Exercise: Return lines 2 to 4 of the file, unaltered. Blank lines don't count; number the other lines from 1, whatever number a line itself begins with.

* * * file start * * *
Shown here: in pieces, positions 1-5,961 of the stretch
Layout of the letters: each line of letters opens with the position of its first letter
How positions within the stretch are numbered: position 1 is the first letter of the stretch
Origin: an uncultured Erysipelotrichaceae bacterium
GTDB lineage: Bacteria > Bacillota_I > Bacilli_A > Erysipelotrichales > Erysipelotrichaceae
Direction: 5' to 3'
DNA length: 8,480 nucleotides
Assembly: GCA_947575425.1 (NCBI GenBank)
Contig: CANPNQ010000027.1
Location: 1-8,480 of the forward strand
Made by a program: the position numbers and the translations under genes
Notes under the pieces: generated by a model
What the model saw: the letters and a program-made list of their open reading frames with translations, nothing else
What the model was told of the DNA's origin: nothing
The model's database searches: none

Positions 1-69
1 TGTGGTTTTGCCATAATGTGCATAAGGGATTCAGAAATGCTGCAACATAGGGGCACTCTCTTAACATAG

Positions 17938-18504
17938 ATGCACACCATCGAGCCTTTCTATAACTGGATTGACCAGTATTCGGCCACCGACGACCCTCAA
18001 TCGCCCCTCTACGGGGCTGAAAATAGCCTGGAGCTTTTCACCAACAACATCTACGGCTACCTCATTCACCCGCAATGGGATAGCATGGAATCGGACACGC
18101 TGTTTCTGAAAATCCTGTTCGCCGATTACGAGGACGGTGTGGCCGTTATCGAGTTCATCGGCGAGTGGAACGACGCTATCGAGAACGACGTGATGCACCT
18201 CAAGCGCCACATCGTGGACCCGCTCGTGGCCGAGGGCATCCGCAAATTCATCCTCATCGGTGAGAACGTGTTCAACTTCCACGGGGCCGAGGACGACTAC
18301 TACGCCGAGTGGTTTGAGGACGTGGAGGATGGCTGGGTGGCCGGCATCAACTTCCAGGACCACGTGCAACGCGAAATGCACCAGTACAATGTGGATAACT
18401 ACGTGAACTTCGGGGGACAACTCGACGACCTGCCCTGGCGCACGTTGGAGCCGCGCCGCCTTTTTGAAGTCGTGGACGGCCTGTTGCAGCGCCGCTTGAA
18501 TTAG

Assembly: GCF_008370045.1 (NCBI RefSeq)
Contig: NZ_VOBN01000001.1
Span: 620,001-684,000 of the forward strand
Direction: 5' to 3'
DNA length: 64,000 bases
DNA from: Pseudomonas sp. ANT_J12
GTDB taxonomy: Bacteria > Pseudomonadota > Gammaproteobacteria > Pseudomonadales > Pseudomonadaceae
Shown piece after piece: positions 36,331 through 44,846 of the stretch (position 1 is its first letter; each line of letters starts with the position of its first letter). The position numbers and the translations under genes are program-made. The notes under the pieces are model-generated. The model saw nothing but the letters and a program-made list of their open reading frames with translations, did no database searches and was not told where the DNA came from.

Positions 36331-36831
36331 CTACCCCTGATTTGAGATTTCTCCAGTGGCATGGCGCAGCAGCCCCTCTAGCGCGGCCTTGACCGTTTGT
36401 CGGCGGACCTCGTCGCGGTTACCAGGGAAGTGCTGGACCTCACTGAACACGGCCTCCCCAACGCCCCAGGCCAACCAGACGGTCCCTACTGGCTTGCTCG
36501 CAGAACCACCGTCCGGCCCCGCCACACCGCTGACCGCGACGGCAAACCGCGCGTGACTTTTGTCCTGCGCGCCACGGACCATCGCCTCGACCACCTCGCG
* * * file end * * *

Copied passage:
Layout of the letters: each line of letters opens with the position of its first letter
How positions within the stretch are numbered: position 1 is the first letter of the stretch
Origin: an uncultured Erysipelotrichaceae bacterium